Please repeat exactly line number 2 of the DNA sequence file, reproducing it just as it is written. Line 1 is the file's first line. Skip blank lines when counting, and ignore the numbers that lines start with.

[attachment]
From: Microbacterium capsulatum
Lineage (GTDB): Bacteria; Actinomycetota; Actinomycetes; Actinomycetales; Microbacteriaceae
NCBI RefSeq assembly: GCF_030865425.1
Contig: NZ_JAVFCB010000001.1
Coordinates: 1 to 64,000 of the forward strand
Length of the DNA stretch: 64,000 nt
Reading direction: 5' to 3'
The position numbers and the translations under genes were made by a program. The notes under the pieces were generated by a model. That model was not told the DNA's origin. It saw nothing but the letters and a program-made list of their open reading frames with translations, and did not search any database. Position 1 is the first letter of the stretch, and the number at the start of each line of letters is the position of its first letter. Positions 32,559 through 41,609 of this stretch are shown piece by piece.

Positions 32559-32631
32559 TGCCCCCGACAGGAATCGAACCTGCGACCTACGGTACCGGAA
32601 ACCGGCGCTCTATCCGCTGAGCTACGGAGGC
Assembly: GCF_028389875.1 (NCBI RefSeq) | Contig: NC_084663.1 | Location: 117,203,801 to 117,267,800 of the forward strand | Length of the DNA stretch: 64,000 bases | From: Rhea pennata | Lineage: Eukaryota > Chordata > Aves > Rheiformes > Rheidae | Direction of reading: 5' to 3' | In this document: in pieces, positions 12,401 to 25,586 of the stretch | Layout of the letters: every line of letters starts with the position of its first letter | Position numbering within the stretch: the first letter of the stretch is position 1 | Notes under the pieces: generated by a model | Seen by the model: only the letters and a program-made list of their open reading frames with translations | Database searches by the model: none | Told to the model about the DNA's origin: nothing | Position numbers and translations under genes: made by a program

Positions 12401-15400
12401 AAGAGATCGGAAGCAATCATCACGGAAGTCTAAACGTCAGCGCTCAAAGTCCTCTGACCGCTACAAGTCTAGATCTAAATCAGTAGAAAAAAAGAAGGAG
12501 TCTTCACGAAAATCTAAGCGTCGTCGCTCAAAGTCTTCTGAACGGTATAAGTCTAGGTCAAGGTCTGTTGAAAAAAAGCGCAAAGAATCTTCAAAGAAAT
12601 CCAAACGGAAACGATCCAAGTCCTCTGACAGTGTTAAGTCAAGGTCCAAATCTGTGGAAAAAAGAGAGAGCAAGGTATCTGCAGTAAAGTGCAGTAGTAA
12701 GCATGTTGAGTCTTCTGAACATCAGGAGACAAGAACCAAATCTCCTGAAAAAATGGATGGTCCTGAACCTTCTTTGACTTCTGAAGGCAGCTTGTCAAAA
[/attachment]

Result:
Lineage (GTDB): Bacteria; Actinomycetota; Actinomycetes; Actinomycetales; Microbacteriaceae